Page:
If I could have dinner with one person living or dead, my answer for years has been the late, great Sam Cooke. Nicknamed the King of Soul, Sam was an American singer-songwriter and recording artist who is generally considered to be one of the greatest of all time. He is known for being a pioneer in the field of soul, credited with giving rise to musicians like James Brown, Aretha Franklin, and Marvin Gaye to name a few. In addition to this, he is also my all-time favorite musician across all genres. While I would love to talk to Sam about his music, there is another side of him which I would use this dinner to learn about. Sam Cooke was one of the first musicians to take an active role in the Civil Rights movement. Continue reading Dinner with the King of Soul
Wow, a very open ended blog post! I love it. I like how this blog is evolving in terms of content and style.
I would have dinner with John Mayer. If you know me at all, this is extremely believable. Despite the flak I may receive from my peers, I stand by my statement. But why John Mayer? Continue reading John Mayer
This was originally written here.
I have edited a few sentences to reflect changes.
Almost no one calls me in my office. 90% of the calls are my wife or a textbooks ales representative (poor souls- they are ever-optimistic.).
So, when the phone rang two weeks ago, I answered it very informally. “Unh, hello?”
“Is this Jordi?” I didn’t have time to realize I should have recognized the voice. “This is Mike Daisey.”
- Mike Daisey Performing
Continue reading “The story does not end here…”
In the interrupted version of Daisey’s Agony and Ecstasy of Steve Jobs, the monologue’s narrators asks, “Does truth come in ratios? Are shades of grey always the status quo?” Continue reading In the Eye of the Beholder
Does art do a better job of getting to the truth than journalism? This question really stuck out to me, especially as we dig deeper into this controversy between Mike Daisey and Apple. As we all know, this question is brought up from the fact that Daisey’s emotional monologue turned out to be not quite as truthful as it is made out to be. However, even after knowing the facts, I am still touched by Daisey’s story. Why would it still have a positive affect on me if I didn’t believe it? I think this is an important point to bring up when deciding if art does in fact bring out the truth. Continue reading “But were the lies necessary?”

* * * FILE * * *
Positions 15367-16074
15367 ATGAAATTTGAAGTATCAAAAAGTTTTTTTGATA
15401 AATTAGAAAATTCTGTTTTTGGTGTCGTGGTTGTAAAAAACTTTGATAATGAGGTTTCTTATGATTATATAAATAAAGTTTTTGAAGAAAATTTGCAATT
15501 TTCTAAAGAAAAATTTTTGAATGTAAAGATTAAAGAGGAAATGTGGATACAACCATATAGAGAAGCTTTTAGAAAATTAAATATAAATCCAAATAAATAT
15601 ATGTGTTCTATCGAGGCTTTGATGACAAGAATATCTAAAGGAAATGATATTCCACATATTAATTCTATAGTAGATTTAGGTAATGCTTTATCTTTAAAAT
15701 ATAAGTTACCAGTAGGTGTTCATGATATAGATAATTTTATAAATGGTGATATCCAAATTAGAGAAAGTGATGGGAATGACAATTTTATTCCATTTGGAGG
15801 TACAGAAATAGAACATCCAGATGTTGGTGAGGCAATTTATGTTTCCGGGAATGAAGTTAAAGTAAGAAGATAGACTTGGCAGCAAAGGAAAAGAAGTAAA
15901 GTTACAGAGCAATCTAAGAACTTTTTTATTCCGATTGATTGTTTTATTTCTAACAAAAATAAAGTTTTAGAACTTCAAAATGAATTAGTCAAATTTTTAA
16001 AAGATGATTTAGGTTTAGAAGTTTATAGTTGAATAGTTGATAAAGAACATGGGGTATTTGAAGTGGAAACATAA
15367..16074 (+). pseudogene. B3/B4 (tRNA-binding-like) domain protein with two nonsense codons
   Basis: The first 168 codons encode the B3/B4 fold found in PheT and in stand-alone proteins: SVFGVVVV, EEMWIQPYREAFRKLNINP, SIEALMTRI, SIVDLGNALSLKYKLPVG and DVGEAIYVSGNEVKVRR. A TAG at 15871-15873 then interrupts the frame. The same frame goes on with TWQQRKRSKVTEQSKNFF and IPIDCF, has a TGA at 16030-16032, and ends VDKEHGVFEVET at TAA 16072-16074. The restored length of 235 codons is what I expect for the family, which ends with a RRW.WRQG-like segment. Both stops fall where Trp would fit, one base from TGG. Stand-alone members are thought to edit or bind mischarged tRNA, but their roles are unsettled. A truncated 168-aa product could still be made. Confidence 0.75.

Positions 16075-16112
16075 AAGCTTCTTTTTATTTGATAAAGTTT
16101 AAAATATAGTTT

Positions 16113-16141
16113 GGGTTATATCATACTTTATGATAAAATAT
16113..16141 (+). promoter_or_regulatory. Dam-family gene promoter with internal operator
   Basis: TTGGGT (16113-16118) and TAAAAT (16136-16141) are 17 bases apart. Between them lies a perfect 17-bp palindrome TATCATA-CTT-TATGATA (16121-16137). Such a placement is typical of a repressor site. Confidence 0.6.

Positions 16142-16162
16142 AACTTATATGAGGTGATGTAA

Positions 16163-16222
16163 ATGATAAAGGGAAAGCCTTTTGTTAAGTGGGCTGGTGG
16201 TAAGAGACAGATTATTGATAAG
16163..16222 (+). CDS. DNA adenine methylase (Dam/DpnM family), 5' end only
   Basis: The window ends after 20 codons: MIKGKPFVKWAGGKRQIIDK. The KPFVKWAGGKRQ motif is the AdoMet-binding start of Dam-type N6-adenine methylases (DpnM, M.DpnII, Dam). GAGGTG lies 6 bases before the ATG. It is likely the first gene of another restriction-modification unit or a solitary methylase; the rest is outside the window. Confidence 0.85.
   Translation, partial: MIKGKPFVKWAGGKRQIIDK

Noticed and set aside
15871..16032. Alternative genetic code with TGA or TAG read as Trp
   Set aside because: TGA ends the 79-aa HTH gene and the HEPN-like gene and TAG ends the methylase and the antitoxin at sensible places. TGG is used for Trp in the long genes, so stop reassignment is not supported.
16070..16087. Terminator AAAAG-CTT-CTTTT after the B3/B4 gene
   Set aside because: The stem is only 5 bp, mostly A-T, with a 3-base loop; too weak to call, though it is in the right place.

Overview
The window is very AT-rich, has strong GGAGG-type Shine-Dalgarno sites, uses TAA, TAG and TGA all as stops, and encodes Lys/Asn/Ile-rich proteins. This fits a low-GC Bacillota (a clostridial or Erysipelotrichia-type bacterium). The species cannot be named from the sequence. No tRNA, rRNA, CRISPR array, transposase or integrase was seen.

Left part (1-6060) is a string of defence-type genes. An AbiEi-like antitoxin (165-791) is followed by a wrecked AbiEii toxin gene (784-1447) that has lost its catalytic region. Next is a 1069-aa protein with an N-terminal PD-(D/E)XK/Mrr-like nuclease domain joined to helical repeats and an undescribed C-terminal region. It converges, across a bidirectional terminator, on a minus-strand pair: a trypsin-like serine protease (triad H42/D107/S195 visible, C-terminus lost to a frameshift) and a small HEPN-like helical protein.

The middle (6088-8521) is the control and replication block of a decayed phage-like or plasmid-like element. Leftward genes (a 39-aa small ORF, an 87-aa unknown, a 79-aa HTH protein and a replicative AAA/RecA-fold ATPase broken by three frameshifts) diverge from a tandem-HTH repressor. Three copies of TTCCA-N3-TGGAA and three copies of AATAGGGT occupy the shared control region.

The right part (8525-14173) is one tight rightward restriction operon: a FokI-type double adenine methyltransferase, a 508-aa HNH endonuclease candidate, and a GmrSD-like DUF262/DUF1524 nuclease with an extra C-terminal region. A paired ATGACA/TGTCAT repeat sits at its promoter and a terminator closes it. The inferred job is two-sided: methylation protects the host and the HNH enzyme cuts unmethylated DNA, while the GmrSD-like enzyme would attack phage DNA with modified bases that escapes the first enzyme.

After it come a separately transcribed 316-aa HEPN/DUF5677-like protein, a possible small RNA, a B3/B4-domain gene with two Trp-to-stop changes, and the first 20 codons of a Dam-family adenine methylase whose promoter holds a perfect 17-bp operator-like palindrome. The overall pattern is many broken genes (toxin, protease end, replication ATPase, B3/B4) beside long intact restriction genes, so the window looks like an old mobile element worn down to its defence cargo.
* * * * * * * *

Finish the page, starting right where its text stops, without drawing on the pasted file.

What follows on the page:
The BC, (Joe, Jack, Theresa, and me) decided it would be interesting to see the Bucknell-produced version of Daisey’s actual play, The Agony and the Ecstasy of Steve Jobs. Continue reading Blog 3- Digging Deeper into Apple, Jobs, Daisey
When reading a news article or listening to a news podcast, how do you decide what to believe? Do you take everything at face value? Do you fact-check? The answer differs for each individual. It also differs based on who is reporting the news. But what happens when something written for artistic purposes is reported as news? The answer: the “Retraction” on This American Life of Mike Daisey’s story on Foxconn.
Continue reading Defining Words: A 1st Grade Skill is Still Applicable to Adulthood
So it turns out Mike Daisey exaggerated or just plain made stuff up about his trip to China in The Agony and the Ecstasy of Steve Jobs. Starting from giving bad contact information for his translator, Mike Daisey’s lies spiral out of control as he enjoyed the benefits of the press for his show to speak on the issues he portrays. Daisey is eventually brought back to face his lies through the wrath of Ira Glass, who reveals many of the issues we heard about in his monologue, and previous broadcast, to be completely false: no N-Hexane scandal (that Daisey directly saw), no overwhelming numbers of underage laborers, and the old man was completely made up to be “like a movie” according to his translator.
I can laugh and acknowledge lessoned learned: I won’t point the finger without checking out the facts ever again! We didn’t check the facts, mostly, because it was so easy to believe this dramatized story. Continue reading Joke’s on Who?
The line between journalism and theater is clearly drawn from the podcast. We pay attention to the different morals and ethics at play here; all of which seem to cast a negative light on drama itself. We should not look to Daisy’s mistaken classification but rather to the character flaws he exhibits. Continue reading Liar, Liar, Pants on Fire